Movie Review: IRON MAN 3

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Iron-Man-3-IMAX-posterMarvel / Disney
2013
PG-13

“Is that all you’ve got? A cheap trick and a cheesy one-liner?”
“Sweetheart, that could be the name of my autobiography.”

Marvel’s Iron Man 3 pits brash-but-brilliant industrialist Tony Stark/Iron Man against an enmy whose reach knows no bounds. When Stark finds his personal world destroyed at his enemy’s hands, he embarks on a harrowing quest to find those responsible. This journey, at every turn, will test his metle. With his back against the wall, Stark is left to surviv by his own devices, relying on his ingenuity and instincts to protect those closest to him. As he fights his way back, Stark discovers the answer to the question that has secretly haunted him: does the man make the suit or does the suit make the man?

Iron Man 3 is cited as one of the worst of the Marvel Cinematic Universe movies. When compared to the other movies…well, I may not be smart enough to see it. I would have to watch them all again just to get a good grasp of the assessment. Which, really, sounds like a pleasant thing to do, come to think of it. Anyway, I don’t see why so many people don’t like Iron Man 3. When compared to other general action movies, Iron Man 3 is pretty good, really. Then again, I enjoyed the second Iron Man 2 when everyone else seemed to think it was a warmed-over rehash of the first one, so what do I know?

Taking place after the events of the first Avengers movie, we find Tony Stark suffering from something like PTSD, what with dying briefly due to being shot into a howling void in space and all. You don’t come back from something like that unscathed, I would think. He’s been building all kinds of Iron Man suits as part of his personal therapy in leu of sleeping, which is starting to take a toll on his family and friends, not to mention his professional life. Then, a blast from Tony’s past shows up, along with an international terrorist known only as The Mandarin, and next thing you know, his life is literally blown up, and he has to deal with things without his suits and only his wits and enginering genius to fight back. Also, Pepper Potts gets to kick a lot of butt in this one.

Again, I really don’t see the reason for the derision. Iron Man 3 was what all the other MCU movies are: a fun, engaging and well made comic book-based action movie. Of course, it was Ben Kingsley as “The Mandarin” that stole the show in the very few minutes he was onscreen, but the script was again a good one, I thought. Overall, I enjoyed Iron Man 3 on the same level as the other Iron Man movies, and that’s pretty good.

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Movie Review: IRON MAN 2

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Movie Review: IRON MAN 2Paramount Pictures / Marvel Entertainment
2010
PG-13

“Because I’m your nuclear deterrent. It’s working. We’re safe. America is secure. You want my property? You can’t have it. But I did you a big favor. I’ve successfully privatized world peace. What more do you want?”

Refusing to hand over his technology to the government pits rich inventor Tony Stark – aka Iron Man – against his friend Lt. Col. Rhodes. But when an arms maker partners with a rogue Russian physicist, Iron Man teams with Rhodes to take them down.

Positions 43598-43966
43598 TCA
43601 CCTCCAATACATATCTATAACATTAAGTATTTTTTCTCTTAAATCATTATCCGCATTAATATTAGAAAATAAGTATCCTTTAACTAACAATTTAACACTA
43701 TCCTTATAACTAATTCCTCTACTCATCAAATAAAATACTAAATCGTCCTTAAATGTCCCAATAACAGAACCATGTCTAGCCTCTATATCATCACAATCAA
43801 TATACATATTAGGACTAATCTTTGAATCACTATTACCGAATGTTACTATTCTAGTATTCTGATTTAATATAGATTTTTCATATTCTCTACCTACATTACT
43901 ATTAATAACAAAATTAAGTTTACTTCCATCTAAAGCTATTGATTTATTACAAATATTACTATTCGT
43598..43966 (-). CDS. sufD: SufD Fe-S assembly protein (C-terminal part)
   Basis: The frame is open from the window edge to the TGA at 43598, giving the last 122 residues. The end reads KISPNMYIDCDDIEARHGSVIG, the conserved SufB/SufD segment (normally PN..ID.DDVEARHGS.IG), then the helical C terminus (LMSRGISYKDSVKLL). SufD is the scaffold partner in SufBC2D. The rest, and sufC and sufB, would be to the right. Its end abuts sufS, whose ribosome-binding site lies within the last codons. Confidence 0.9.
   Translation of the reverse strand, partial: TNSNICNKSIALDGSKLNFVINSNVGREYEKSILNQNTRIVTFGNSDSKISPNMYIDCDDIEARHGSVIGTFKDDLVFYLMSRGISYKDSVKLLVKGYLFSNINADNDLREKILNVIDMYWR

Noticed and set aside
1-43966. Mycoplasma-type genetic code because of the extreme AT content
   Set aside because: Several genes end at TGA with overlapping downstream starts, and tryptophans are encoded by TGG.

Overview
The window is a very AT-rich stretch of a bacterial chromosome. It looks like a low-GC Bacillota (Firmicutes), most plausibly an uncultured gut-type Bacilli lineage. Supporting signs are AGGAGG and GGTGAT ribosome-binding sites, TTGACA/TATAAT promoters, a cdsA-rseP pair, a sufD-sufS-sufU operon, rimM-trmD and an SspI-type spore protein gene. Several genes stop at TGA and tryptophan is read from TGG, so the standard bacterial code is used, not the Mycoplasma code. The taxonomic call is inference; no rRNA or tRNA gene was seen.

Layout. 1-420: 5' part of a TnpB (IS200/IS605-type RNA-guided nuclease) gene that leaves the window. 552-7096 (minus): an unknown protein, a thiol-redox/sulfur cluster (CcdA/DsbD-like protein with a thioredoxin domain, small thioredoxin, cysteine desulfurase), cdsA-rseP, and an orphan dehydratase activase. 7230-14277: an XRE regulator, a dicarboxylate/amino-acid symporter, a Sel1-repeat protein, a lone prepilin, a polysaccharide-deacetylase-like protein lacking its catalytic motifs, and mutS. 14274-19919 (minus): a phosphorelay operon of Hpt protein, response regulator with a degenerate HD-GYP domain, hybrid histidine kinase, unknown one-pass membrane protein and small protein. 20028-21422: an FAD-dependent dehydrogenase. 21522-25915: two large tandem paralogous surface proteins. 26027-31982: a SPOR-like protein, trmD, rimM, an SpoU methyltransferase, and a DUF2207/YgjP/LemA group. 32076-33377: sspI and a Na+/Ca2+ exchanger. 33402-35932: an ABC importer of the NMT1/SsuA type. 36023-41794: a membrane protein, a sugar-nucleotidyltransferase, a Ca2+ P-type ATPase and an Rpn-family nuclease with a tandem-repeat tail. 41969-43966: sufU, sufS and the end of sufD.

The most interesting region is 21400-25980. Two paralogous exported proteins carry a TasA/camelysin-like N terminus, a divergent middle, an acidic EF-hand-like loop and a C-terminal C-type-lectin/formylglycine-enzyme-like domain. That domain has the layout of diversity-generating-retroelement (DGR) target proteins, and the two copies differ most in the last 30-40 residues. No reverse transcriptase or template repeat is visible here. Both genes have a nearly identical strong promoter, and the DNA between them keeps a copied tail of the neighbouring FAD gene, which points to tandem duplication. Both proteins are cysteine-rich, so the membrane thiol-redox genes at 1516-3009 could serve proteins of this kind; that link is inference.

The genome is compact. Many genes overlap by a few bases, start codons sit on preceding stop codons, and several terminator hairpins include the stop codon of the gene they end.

The second entry in the Iron Man section of the overall Marvel Cinematic Universe is, to say the very least, polarizing. While many thought that the story of Iron Man 2 was a bit close in style to the first one (and in many ways, it is), I have to say that my personal enjoyment of this second Iron Man flick was pretty high. Possibly as high as the first one, I dare say.

This may be due to my utter ignorance of the overall Iron Man comics to begin with. Really, I’m the living embodiment of being able to thoroughly enjoy something without having to know anything about the source material. I’ve said this before about many a comic book-based movie, and I’ll probably say it many more times before Death herself prevents me from writing my fetid brain droppings. Even if I did, I’d probably not let that kind of fanboy nit-pickery get in the way of enjoying a good movie. And Iron Man 2 is a good movie.

One of those factors is that, this being the second movie in the character’s series, there’s no need to build the introductions. We already know who the main characters are; no need to go back explaining the back-story (unlike a certain DC comics character, whose tragic origin has to be rehashed in almost every single movie he’s in, but I digress). There’s a couple of requisite baddies in this one: Ivan Vanko, played by Mickey Rourke, who may be just another guy in a mecha-suit, but he’s an amusing Russian guy in a mecha-suit who’s smarter than he lets on, which I found amusing. Then there’s Justin Hammer, played by Sam Rockwell, who chewed scenery and really played up the wormy slimeball competitor of Tony Stark’s rather gleefully.

Really, I found Iron Man 2 very enjoyable, the development of not only Tony Stark’s character but of all of the other supporting cast really good, and the action scenes to be extremely satisfactory. It’s a Marvel comic book movie, for crying out loud, what were you expecting? King Lear? To be fair, though, I did kind of not like the slight bleed-over of characters from the other parts of the MCU–namely, Nick Fury and Black Widow–but, really, when building the entire world, it was inevitable.

Overall, yeah…Iron Man 2 is just as awesome and good as the first one. No real complaints here.

Movie Review: CAPTAIN AMERICA: Civil War

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captain america civil warMarvel/Disney
2016
PG-13

“Ok. Anybody on our side hiding any shocking, or fantastic abilities they’d like to disclose, I’m open to suggestion.”